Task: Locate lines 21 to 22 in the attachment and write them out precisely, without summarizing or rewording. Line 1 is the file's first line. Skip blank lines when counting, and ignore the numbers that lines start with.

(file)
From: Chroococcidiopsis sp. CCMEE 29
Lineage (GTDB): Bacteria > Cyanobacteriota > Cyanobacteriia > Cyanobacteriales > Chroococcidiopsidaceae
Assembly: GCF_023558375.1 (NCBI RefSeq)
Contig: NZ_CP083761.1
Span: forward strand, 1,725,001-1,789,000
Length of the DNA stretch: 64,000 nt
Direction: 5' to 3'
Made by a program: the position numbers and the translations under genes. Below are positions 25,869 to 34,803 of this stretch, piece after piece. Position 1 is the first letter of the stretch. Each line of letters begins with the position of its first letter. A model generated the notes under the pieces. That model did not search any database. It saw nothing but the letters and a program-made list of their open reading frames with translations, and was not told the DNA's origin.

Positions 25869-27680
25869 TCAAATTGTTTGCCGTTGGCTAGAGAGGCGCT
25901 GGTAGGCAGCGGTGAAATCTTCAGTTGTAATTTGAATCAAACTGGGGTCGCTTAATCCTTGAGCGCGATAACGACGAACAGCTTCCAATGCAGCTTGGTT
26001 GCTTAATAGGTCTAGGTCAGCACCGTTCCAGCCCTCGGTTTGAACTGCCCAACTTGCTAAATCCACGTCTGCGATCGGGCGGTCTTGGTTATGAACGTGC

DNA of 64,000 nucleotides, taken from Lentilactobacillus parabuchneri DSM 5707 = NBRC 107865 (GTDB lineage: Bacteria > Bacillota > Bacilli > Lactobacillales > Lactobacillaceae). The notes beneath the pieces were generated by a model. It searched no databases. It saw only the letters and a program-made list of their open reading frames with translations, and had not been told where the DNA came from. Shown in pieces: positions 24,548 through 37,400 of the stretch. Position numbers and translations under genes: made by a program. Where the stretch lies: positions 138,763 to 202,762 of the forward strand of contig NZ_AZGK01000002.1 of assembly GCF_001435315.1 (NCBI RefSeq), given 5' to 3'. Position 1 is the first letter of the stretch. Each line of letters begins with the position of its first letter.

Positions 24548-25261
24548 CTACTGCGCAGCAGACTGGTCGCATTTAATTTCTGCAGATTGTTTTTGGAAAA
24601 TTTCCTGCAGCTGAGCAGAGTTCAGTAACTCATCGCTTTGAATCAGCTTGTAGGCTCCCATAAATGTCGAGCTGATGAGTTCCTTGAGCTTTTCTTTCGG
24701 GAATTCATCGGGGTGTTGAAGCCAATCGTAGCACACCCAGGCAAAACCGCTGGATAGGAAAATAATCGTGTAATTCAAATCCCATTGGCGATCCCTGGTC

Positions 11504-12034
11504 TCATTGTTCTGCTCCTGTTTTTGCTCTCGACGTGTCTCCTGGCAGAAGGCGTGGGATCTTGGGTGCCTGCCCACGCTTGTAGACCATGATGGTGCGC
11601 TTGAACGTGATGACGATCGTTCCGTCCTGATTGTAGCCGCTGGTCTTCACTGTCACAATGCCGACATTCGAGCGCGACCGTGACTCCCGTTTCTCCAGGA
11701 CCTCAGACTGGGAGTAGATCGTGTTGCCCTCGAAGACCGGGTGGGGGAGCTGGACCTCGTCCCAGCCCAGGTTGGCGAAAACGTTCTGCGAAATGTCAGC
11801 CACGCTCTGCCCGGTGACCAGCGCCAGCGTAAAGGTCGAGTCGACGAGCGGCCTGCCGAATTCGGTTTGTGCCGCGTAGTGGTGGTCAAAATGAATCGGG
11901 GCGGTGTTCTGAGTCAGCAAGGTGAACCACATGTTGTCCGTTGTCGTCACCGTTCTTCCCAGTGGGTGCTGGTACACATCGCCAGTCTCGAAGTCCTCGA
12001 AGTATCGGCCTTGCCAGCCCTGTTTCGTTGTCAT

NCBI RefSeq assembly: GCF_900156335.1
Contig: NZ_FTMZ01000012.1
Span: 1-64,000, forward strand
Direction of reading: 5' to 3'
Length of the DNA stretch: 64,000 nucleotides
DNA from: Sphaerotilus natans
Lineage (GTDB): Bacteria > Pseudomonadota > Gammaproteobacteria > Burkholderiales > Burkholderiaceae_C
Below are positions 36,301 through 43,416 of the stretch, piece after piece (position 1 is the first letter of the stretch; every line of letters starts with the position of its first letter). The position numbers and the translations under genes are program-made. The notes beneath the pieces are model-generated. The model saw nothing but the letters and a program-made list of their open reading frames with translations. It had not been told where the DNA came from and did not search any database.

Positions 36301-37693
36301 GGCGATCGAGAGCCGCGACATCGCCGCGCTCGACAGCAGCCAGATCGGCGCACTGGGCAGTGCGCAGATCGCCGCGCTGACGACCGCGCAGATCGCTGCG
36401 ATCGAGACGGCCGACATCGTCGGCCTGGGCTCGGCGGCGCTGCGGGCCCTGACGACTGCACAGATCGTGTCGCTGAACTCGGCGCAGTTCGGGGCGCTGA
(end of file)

11701 CCTCAGACTGGGAGTAGATCGTGTTGCCCTCGAAGACCGGGTGGGGGAGCTGGACCTCGTCCCAGCCCAGGTTGGCGAAAACGTTCTGCGAAATGTCAGC
11801 CACGCTCTGCCCGGTGACCAGCGCCAGCGTAAAGGTCGAGTCGACGAGCGGCCTGCCGAATTCGGTTTGTGCCGCGTAGTGGTGGTCAAAATGAATCGGG